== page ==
The final results of our "Material Self Portrait" are brightening the hallways around the school. Students worked hard to express their identity and think metaphorically through non-traditional materials and enjoyed learning different collage and painting techniques. Students are now challenged to write a great artist statement to help their viewers understand some of their processes and ideas.
Middle school artists were challenged to think about contemporary artists who use non-traditional materials today. We started our lesson with a visual thinking routine prompted by Harvard's Project Zero that encourages active thinking and helps to guide their thought processes. Students used the sentence stems, "I think, I See, I Wonder" to prompt their thinking about this sculpture by Marc Quinn, an artist who uses very non-traditional materials to create powerful personal meaning. Students were more prepared to consider the context and meaning of the work when they had already shared ideas about what they were looking at and the questions they had about it.
After we discussed what we thought traditional sculpture materials might be, we viewed some artworks by artists who use unusual materials and thought about how the medium of an artwork affects meaning. Students were surprised to find impressive artworks made of cassette tapes, computer parts, pills, Lego pieces , blood and chewing gum. Students got busy brainstorming different materials with lists: things you find on the moon, things you find in the fridge, things you find in your pants pocket, etc. to start generating ideas for their own portraits. Tomorrow they will research the materials they will use by sketching and culling images from the library. I'm excited to see their ideas!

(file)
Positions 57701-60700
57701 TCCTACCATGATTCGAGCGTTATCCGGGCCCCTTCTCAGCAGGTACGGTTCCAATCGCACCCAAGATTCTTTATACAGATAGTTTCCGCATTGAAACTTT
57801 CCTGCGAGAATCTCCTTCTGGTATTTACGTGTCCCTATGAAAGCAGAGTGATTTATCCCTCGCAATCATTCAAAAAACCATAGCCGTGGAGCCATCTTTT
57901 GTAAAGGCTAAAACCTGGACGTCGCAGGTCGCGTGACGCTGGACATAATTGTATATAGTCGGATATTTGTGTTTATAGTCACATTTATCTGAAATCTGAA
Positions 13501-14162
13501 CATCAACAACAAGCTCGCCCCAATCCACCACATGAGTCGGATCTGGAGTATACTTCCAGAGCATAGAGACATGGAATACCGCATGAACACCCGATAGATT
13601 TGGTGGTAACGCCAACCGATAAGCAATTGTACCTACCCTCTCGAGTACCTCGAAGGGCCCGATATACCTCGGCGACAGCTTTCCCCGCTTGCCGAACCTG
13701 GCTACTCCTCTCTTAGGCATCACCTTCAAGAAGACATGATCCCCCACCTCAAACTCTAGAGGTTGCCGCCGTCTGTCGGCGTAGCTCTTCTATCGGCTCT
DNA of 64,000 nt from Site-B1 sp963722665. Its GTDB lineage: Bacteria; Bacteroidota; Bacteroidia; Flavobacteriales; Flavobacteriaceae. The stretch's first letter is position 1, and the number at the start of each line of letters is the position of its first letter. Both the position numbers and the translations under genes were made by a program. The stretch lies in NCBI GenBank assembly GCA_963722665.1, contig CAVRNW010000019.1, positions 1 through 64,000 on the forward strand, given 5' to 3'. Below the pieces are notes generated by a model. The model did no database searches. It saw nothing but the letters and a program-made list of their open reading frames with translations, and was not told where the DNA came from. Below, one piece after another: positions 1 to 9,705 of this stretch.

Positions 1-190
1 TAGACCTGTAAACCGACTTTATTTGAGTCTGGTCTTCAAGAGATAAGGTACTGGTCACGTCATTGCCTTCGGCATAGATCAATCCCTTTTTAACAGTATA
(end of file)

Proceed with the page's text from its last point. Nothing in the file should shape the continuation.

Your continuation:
I just love these "big head" portraits middle school artists created of each other; they all show so much character on the part of the artist and of the sitter. We were inspired by the gorgeous sketchbook portraits of French illustrator Lapin who infuses ordinary people and everyday things with great character by drawing with direct observation and an exquisite line quality.These portraits were done in 20 minute sessions while students posed for each other, after we had practiced some blind contour drawing exercises and studied facial proportions. Students were challenged to draw directly on to the paper with a permanent marker pen while closely observing the contour lines of their model. The figure was permitted to be included after the portraits were complete allowing for some quirky proportion in the figure and the "big heads."